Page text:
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Journal of Translational Medicine

Open Access

Nivolumab improved survival vs dacarbazine in patients with untreated advanced melanoma

  • Georgina V Long1,
  • Victoria Atkinson2,
  • Paolo A Ascierto3,
  • Benjamin Brady4,
  • Caroline Dutriaux5,
  • Michele Maio6,
  • Laurent Mortier7,
  • Jessica C. Hassel8,
  • Piotr Rutkowski9,
  • Catriona McNeil10,
  • Ewa Kalinka-Warzocha11,
  • Kerry J. Savage12,
  • Micaela Hernberg13,
  • Celeste Lebbé14,
  • Julie Charles15,
  • Catalin Mihalcioiu16,
  • Vanna Chiarion-Sileni17,
  • Cornelia Mauch18,
  • Henrik Schmidt19,
  • Dirk Schadendorf20,
  • Helen Gogas21,
  • Christine Horak22,
  • Brian Sharkey23,
  • Ian M. Waxman22 and
  • Caroline Robert24
Journal of Translational Medicine201513(Suppl 1):O6

Published: 15 January 2015


Overall SurvivalDacarbazineImmune CheckpointCheckpoint InhibitorAdvanced Melanoma


The phase 1 study of nivolumab, a fully human IgG4 programmed death-1 (PD-1) immune checkpoint inhibitor monoclonal antibody, showed promising antitumor activity in patients with advanced melanoma.

Materials and methods

This phase 3 study compared nivolumab vs dacarbazine in treatment-naïve patients with BRAF wild-type metastatic melanoma. Patients were randomized 1:1 to receive nivolumab 3 mg/kg every 2 weeks (Q2W) + placebo Q3W (n = 210) or dacarbazine 1000 mg/m2 Q3W + placebo Q2W (n = 208) until disease progression or unacceptable toxicity. Randomization was stratified by M-stage and programmed death ligand-1 (PD-L1) status. The primary endpoint was overall survival (OS). Patients were followed for up to 16.7 months at the time of data cutoff, which occurred 5.2 months after the first visit of the last patient randomized.


The hazard ratio (HR) for death was 0.42 (99.79% CI 0.25–0.73; P < 0.0001) in favor of nivolumab, with 1-year OS rate 73% (95% CI, 66%–79%) for nivolumab vs 42% (95% CI, 33%–51%) for dacarbazine. Median OS was not reached for nivolumab and was 10.8 months for dacarbazine. Median progression-free survival (PFS) was 5.1 months for nivolumab and 2.2 months for dacarbazine (HR for death or progression 0.43, 95% CI 0.34–0.56; P < 0.0001). Objective response rate was 40% (84/210) vs 14% (29/208) for nivolumab and dacarbazine, respectively (P < 0.0001). Median duration of response was not reached for nivolumab and 6 months for dacarbazine. At the time of data cutoff, responses were ongoing in 86% (72/84) of nivolumab and 52% (15/29) of dacarbazine responders. PD-L1 positivity (using a 5% tumor cell surface staining cutoff) appeared to be associated with improved OS in the nivolumab arm (85% of PD-L1+ and 71% of PD-L1-/indeterminate patients alive at the time of last follow-up). Both PD-L1+ and PD-L1-/indeterminate patients receiving nivolumab had improved OS vs dacarbazine (un-stratified HR 0.30, 95% CI, 0.15–0.60 in PD-L1+ patients; 0.48, 95% CI, 0.32–0.71 in PD-L1-/indeterminate patient, both in favor of the nivolumab arm). The most common nivolumab-related adverse events (AEs) were fatigue, pruritus, and nausea. Drug-related grade 3–4 AEs were reported in 12% vs 18% of patients receiving nivolumab vs dacarbazine, respectively. AEs led to discontinuation in 7% and 12% of dacarbazine- vs nivolumab-treatment patients, respectively.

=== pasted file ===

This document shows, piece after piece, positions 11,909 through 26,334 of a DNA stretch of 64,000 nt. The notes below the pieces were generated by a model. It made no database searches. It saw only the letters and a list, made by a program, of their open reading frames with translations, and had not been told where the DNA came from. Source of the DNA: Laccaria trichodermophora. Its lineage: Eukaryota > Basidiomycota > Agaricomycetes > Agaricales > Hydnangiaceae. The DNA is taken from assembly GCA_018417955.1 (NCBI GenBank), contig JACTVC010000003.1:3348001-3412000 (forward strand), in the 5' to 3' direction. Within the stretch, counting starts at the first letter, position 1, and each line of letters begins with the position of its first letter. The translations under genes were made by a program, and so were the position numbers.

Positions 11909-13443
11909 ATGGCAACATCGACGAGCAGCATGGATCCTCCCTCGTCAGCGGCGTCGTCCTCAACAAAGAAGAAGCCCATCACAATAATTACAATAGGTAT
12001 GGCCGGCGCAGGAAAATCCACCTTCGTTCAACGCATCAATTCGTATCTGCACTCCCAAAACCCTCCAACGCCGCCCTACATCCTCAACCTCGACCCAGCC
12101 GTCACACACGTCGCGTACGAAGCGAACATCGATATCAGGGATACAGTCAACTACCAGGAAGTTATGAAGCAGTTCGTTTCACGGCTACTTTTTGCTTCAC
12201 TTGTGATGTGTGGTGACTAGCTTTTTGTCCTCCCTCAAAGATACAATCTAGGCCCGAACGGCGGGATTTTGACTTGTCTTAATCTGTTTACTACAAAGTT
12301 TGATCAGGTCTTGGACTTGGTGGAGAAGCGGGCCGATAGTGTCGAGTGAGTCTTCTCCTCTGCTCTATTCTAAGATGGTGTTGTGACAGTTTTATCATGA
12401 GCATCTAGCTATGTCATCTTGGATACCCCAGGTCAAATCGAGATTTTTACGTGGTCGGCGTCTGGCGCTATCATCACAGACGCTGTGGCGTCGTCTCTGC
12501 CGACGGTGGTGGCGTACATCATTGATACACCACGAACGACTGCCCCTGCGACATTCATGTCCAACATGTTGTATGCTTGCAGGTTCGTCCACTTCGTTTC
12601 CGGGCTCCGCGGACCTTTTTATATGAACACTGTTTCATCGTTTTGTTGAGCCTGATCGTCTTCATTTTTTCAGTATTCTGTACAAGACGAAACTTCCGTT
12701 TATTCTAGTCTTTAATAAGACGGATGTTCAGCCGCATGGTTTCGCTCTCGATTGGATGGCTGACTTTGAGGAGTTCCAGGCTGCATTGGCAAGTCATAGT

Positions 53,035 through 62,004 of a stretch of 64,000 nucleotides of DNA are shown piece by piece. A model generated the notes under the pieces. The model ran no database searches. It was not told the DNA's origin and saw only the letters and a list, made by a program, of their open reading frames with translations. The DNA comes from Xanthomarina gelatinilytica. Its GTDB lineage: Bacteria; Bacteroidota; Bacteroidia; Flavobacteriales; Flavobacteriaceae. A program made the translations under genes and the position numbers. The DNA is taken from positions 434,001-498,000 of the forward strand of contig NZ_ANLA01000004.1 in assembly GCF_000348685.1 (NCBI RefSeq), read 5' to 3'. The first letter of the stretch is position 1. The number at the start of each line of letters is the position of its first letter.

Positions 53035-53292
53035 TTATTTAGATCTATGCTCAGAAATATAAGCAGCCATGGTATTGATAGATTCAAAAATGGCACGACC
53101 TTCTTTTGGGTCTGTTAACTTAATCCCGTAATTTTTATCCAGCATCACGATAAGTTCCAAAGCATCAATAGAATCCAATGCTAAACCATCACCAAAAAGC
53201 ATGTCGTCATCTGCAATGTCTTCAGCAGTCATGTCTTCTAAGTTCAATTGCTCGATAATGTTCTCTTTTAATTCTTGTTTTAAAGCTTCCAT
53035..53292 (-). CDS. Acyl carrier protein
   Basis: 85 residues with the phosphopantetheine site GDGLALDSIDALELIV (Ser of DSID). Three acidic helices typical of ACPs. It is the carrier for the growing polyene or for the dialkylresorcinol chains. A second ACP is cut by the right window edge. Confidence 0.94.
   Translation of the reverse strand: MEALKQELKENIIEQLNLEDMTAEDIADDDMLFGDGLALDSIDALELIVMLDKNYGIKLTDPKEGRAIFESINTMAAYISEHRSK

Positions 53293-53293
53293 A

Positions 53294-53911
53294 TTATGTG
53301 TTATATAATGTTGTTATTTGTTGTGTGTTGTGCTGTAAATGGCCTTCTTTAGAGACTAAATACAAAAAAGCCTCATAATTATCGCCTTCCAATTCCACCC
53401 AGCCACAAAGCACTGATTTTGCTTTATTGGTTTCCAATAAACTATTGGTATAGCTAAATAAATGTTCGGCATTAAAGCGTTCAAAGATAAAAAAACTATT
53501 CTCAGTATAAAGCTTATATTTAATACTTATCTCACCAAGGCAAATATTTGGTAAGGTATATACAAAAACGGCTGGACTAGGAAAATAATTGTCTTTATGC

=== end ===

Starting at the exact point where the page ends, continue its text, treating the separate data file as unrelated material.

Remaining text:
Compared to dacarbazine, nivolumab significantly improved OS and PFS in previously untreated patients with BRAF wild-type metastatic melanoma with an acceptable safety profile.

Clinical trial registration number


Authors’ Affiliations

Melanoma Institute Australia, University of Sydney, and Mater Hospital, Sydney, Australia
Princess Alexandra Hospital, Wooloongabba & Gallipoli Medical Research Foundation, Greenslopes Private Hospital Queensland, Australia
Istituto Nazionale Tumori Fondazione Pascale, Naples, Italy
Cabrini Health, Melbourne, Australia
Hôpital Saint André CHU, Bordeaux, France
University Hospital of Siena, Siena, Italy
Hôpital Claude Huriez, Lille, France
University Hospital Heidelberg & National Center for Tumor Diseases, Heidelberg, Germany
Maria Sklodowska-Curie Memorial Cancer Center & Institute of Oncology, Warsaw, Poland
Chris O'Brien Lifehouse, The Melanoma Institute Australia & Royal Prince Alfred Hospital, Camperdown, Australia
Wojewodzki Szpital Specjalistyczny im. M. Kopernika, Lodz, Poland
British Columbia Cancer Agency, Vancouver, Canada, Canada
Department of Oncology, Helsinki University Central Hospital, Helsinki, Finland
APHP Dermatology and CIC Hôpital Saint Louis Paris 7 University, INSERM 976, Paris, France
Grenoble University Hospital Grenoble France - INSERM U823, Joseph Fourier University, Grenoble, France
Royal Victoria Hospital, Alberta, Canada
Oncology Institute of Veneto IRCCS, Padua, Italy
Department of Dermatology, University Hospital Cologne and CIO Köln Bonn, Germany
Department of Oncology, Aarhus University Hospital, Aarhus, Denmark
Department of Dermatology, University of Essen, Essen, Germany
University of Athens Medical School, Laiko General Hospital, Athens, Greece
Bristol-Myers Squibb, Lawrenceville, USA
Bristol-Myers Squibb, Wallingford, USA
Gustave, Roussy and INSERM U981, Villejuif-Paris-Sud, France


© Long et al; licensee BioMed Central Ltd. 2015

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